Ever heard of the #FreeTheNipple campaign? It’s about how women should be able to take their tops off just as men can, without having to worry about being slutshamed, sexualised and censored. Men and women both have nipples and it’s a double standard how men’s nipples are thought of as any other body part, while if a woman shows her nipples it’s suddenly regarded as sexual or obscene. This is originally an American campaign but in the last couple of days, Icelandic feminists have taken it to the next level.

When Adda Þóreyjardóttir Smáradóttir, a 17 year old student, put a picture of her breasts on Twitter as a part of promoting a Free the Nipple-day at her school, she received some unfair criticism. She has had to take the picture down for practical reasons. Since then hundreds of Icelandic women have showed solidarity and support to Adda and the cause by posting pictures of their own breasts on social media. This has sparked thousands of tweets and what has been called the biggest event in Icelandic internet history.

#FreeTheNipple
Photo by sbs

There has been a big discussion about revenge porn in Iceland lately and this movement is a great addition to the debate. Revenge porn uses women’s nudity as a weapon against them, but this movement takes that weapon and neutralises it. The women taking part are expressing that they are the only ones that hold the authority of their own bodies.

This hasn’t only been happening online though. Today was a nipple-day in the University of Iceland as well as several secondary schools in Reykjavík. Several young students from the Kvennaskólinn school walked topless down Reykjavík’s main shopping street. Icelandic women have shown incredible solidarity, either by posting photos, by being braless for a day or just doing whatever they feel is comfortable.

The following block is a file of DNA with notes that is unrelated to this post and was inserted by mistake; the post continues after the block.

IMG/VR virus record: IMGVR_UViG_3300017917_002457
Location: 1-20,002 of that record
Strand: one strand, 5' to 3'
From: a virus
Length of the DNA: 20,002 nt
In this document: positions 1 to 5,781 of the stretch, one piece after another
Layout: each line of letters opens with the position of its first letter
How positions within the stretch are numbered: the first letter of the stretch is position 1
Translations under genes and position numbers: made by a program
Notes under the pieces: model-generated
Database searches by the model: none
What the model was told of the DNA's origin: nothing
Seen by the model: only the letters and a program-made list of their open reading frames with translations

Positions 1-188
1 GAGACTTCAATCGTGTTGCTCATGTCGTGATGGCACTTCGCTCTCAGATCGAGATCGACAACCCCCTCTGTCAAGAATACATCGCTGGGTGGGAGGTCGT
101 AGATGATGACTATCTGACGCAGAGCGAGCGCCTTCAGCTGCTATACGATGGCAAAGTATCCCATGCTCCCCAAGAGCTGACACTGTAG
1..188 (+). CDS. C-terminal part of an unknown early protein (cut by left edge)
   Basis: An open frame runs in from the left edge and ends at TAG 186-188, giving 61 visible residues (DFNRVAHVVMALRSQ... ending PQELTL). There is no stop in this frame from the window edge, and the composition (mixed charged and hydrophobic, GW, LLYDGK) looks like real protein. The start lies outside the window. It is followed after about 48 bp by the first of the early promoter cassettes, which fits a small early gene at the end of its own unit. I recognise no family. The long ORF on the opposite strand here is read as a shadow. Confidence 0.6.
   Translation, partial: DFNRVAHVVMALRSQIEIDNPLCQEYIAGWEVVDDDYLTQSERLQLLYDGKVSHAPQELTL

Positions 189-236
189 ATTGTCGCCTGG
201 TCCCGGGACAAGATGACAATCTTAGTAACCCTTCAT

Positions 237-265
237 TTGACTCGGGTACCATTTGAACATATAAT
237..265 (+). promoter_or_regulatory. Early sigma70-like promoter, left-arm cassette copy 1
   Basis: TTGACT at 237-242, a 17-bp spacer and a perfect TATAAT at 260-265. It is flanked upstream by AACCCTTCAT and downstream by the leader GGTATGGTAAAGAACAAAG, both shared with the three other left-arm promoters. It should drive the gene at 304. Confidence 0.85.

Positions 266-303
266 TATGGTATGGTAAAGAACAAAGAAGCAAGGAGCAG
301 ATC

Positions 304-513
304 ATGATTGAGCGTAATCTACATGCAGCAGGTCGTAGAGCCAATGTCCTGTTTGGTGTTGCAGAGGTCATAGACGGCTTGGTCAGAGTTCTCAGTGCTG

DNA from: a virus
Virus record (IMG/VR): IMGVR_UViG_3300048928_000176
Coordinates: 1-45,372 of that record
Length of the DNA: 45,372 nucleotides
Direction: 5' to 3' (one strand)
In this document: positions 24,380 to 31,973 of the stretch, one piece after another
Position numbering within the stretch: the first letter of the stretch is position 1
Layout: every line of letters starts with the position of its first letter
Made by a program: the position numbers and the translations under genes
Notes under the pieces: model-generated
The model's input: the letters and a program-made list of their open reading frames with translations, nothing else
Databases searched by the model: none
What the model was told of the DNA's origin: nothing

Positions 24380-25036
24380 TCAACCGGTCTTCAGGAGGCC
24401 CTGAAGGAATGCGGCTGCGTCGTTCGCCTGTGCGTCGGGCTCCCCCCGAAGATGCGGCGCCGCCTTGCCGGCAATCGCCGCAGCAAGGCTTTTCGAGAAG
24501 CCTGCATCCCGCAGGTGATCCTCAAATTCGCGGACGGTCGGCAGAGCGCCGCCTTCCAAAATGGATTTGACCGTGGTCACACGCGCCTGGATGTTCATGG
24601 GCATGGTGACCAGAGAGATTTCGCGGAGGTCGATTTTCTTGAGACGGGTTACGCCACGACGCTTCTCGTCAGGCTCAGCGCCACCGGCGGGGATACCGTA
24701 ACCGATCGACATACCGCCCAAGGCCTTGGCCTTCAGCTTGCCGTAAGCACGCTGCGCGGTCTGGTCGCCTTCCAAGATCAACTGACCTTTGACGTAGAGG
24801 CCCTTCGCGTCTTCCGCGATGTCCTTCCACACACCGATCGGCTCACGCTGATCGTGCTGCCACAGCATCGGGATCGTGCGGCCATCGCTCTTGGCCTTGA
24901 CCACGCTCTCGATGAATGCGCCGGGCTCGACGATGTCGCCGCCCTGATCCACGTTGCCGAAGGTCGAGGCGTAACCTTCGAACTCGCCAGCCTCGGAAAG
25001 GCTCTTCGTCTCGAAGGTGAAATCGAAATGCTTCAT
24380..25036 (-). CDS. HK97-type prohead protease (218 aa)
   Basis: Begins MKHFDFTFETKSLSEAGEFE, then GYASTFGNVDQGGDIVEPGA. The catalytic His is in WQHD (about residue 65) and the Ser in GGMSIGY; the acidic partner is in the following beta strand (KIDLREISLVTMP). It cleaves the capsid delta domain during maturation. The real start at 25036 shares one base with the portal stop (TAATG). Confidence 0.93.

There has of course been some scepticism about the  #FreeTheNipple campaign. Some people are saying that the girls posting photos are just in need of attention, that they’ll regret this one day, that some of them are too young to be exposed on the internet. To those voices I’d like to say: your views represent the problem that we are trying to fix.

Those girls are not desperate for attention, however this is a cause that demands attention. No battle has ever won itself, so we need to take a stand for things to change. The girls shouldn’t have to ever regret any of this since their breasts shouldn’t be viewed as sexual objects. They shouldn’t regret it any more than a man would regret a picture of him at the beach. You’re saying that they’re too young, but how old are girls when they start to experience objectification and sexualisation?

Then there is the ever-present terrible argument about men not being able to control their sexual urges around women. So that if a woman posts a picture of her breasts, she has suddenly made it OK for anyone to call her a slut, sexually harass her or worse. To begin with, men are perfectly able to control themselves. Secondly, this is victim blaming and sexual harassment or assault is never the victim’s fault. A woman posting a picture of her breasts online is not giving anyone any sort of permission. Her body is still her own.

I have been a feminist for as long as I remember and I find this is absolutely amazing. I think it’s the start of a revolution. It’s not just about girls exposing their breasts for a day, this is going to change the way society defines women’s bodies. This initiative is a huge milestone in women’s rights here in Iceland, and hopefully it’ll have an international effect as well.

Here are some of my favourite tweets from today:

Elín Elísabet Einarsdóttir
Elín Elísabet Einarsdóttir

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